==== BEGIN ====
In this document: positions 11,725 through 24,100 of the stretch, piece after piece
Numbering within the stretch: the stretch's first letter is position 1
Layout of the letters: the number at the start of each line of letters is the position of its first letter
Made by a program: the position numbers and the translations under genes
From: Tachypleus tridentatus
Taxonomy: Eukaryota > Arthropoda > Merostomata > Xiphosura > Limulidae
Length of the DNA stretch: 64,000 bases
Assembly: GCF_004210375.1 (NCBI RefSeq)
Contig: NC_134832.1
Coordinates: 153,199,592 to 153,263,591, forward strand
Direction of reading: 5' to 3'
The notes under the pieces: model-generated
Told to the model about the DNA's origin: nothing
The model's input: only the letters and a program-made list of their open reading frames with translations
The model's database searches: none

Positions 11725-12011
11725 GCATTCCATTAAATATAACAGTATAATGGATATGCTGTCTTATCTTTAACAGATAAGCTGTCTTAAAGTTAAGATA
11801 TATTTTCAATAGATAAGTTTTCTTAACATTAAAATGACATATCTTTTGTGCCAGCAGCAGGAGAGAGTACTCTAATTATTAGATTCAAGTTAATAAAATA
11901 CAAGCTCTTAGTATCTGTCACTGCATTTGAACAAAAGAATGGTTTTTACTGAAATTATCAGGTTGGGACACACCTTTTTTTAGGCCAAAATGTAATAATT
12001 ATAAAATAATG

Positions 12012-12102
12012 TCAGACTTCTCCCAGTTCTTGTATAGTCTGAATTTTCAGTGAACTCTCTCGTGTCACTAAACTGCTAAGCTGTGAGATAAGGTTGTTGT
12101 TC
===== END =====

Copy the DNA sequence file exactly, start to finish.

In this document: positions 11,725 through 24,100 of the stretch, piece after piece
Numbering within the stretch: the stretch's first letter is position 1
Layout of the letters: the number at the start of each line of letters is the position of its first letter
Made by a program: the position numbers and the translations under genes
From: Tachypleus tridentatus
Taxonomy: Eukaryota > Arthropoda > Merostomata > Xiphosura > Limulidae
Length of the DNA stretch: 64,000 bases
Assembly: GCF_004210375.1 (NCBI RefSeq)
Contig: NC_134832.1
Coordinates: 153,199,592 to 153,263,591, forward strand
Direction of reading: 5' to 3'
The notes under the pieces: model-generated
Told to the model about the DNA's origin: nothing
The model's input: only the letters and a program-made list of their open reading frames with translations
The model's database searches: none

Positions 11725-12011
11725 GCATTCCATTAAATATAACAGTATAATGGATATGCTGTCTTATCTTTAACAGATAAGCTGTCTTAAAGTTAAGATA
11801 TATTTTCAATAGATAAGTTTTCTTAACATTAAAATGACATATCTTTTGTGCCAGCAGCAGGAGAGAGTACTCTAATTATTAGATTCAAGTTAATAAAATA
11901 CAAGCTCTTAGTATCTGTCACTGCATTTGAACAAAAGAATGGTTTTTACTGAAATTATCAGGTTGGGACACACCTTTTTTTAGGCCAAAATGTAATAATT
12001 ATAAAATAATG

Positions 12012-12102
12012 TCAGACTTCTCCCAGTTCTTGTATAGTCTGAATTTTCAGTGAACTCTCTCGTGTCACTAAACTGCTAAGCTGTGAGATAAGGTTGTTGT
12101 TC